Jeff Flake saw the writing on the wall.
Republican senators stood on the floor of the Senate Tuesday afternoon in a somber display, giving Flake a standing ovation as he announced his retirement in a searing speech criticizing President Donald Trump.
Meanwhile, Steve Bannon, the former White House chief strategist, seemed overjoyed. "Another day, another scalp," was his reaction, according to a source close to him interviewed by NBC News.
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Incumbent Republican senators are increasingly under fire from the right. Flake was trailing a primary challenger by about 25 points in polls before he called it quits. Sen. Bob Corker (R-TN), facing a potential primary threat of his own, announced he'd retire too. And appointed Sen. Luther Strange (R-AL) went down to defeat during a primary runoff against outsider Roy Moore.
All three had been targeted for defeat by Bannon, as part of what he recently called his "war against the GOP establishment." And there are more to come. There will be at most six incumbent Republican senators on the ballot next year. Bannon hopes to target five of them. "They're heading into a titanic political fight," says Steve Schmidt, who ran John McCain's presidential campaign in 2008. "And they underestimate it at their peril."
One Republican consultant with ties to Senate leadership characterized Bannon's effort as incoherent. "He's almost like a mad dog chasing a car who doesn't know why he's chasing it," the consultant said.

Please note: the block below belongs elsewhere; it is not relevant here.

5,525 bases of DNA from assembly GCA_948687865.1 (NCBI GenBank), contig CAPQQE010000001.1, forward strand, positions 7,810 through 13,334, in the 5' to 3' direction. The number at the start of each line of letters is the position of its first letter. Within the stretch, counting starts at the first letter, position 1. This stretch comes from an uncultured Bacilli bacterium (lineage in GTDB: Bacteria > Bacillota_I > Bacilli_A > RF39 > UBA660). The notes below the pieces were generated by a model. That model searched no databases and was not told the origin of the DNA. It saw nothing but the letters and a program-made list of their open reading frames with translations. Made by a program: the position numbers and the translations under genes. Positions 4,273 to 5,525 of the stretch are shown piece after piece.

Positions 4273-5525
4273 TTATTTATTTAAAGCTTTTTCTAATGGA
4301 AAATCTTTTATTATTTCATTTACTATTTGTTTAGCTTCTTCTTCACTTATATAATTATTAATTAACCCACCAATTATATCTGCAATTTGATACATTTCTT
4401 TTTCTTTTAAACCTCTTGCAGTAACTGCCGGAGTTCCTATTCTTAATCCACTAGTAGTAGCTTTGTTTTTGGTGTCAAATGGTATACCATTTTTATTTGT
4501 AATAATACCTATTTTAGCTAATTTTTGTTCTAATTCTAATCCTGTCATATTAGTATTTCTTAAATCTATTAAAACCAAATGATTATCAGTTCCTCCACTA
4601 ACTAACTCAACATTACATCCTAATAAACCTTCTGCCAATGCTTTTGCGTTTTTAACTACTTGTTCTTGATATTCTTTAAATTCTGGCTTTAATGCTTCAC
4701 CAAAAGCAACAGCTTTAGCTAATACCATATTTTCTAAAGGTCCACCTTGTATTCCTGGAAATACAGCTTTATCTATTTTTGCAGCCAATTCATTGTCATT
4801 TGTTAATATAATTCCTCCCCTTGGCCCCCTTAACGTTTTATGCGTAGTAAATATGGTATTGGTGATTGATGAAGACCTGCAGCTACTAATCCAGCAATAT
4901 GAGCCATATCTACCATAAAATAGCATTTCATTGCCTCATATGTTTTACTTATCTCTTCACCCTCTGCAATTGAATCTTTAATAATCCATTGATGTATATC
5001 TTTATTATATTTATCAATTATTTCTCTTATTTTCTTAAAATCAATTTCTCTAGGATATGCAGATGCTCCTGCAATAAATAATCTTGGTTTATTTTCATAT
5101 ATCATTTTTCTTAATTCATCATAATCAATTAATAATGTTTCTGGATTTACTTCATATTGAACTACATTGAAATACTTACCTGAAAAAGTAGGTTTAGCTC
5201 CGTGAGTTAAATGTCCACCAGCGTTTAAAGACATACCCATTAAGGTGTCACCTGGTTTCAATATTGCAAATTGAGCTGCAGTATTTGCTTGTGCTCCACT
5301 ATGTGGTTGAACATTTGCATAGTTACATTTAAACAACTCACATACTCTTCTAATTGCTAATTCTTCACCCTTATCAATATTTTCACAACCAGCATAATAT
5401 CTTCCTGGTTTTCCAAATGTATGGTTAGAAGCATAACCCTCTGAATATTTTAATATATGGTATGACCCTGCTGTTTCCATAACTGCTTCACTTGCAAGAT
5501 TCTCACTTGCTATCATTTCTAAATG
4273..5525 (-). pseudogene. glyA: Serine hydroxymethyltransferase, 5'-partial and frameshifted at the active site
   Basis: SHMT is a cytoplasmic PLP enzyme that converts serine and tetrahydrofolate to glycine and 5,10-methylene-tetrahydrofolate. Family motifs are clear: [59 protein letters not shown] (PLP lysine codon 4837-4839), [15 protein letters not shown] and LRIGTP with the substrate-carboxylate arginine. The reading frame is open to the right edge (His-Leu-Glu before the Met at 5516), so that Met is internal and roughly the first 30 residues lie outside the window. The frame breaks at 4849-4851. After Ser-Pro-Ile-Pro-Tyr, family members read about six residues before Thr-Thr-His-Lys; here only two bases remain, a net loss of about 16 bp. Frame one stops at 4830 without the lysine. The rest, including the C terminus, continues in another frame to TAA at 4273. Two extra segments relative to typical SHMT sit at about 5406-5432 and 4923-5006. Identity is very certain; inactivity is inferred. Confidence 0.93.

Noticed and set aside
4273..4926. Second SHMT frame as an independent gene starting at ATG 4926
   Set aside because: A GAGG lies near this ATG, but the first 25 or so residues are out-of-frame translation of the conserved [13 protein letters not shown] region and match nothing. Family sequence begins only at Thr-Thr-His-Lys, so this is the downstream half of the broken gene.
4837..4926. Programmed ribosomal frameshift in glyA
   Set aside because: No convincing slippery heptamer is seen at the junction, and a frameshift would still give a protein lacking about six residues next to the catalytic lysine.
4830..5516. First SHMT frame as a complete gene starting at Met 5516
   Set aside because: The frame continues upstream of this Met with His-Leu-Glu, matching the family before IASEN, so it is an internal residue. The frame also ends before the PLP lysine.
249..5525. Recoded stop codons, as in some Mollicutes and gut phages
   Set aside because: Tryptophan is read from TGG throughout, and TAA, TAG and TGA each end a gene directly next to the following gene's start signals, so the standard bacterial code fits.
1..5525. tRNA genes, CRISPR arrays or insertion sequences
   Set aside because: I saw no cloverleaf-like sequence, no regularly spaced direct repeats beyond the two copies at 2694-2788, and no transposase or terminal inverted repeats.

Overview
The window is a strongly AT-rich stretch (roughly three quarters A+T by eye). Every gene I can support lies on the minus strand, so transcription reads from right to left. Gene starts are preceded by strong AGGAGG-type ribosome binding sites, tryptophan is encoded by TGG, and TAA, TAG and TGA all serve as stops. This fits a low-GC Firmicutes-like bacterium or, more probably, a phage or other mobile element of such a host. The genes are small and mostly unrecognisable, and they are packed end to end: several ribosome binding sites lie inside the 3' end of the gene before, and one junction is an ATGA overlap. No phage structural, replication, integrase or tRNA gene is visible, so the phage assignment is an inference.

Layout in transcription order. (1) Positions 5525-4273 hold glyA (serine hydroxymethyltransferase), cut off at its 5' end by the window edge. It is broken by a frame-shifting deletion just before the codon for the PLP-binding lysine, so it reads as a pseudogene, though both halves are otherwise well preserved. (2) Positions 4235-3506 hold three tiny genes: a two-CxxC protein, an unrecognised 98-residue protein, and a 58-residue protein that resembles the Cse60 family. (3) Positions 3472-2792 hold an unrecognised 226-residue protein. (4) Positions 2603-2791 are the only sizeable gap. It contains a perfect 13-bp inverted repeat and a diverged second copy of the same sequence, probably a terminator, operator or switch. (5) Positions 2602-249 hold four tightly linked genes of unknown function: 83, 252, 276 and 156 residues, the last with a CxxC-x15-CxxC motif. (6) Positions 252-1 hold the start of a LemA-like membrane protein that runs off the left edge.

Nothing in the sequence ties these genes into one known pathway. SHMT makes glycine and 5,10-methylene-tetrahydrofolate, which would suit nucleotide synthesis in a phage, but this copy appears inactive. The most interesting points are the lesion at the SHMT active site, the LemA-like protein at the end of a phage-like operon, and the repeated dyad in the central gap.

But conversations with conservative activists, GOP operatives, and people close to Bannon and the White House suggest that the Breitbart executive chair is engaged in a bold, ambitious project that has a relatively clear vision. He doesn't just want to destroy the old Republican establishment — he wants to build a new one.
To do that, he hopes to unite many factions of the right who have gripes against GOP leadership into a broad coalition. That would include immigration hardliners who fear "amnesty" deals. But it would also include social conservatives and anti-spending activists who feel their priorities are too often ignored or compromised away.
Overall, he wants Republican senators to care far less about what the Chamber of Commerce thinks, and far more about what Breitbart readers think.
A source close to Bannon describes his basic pitch to all these disparate groups as a simple one: "The elites have failed us."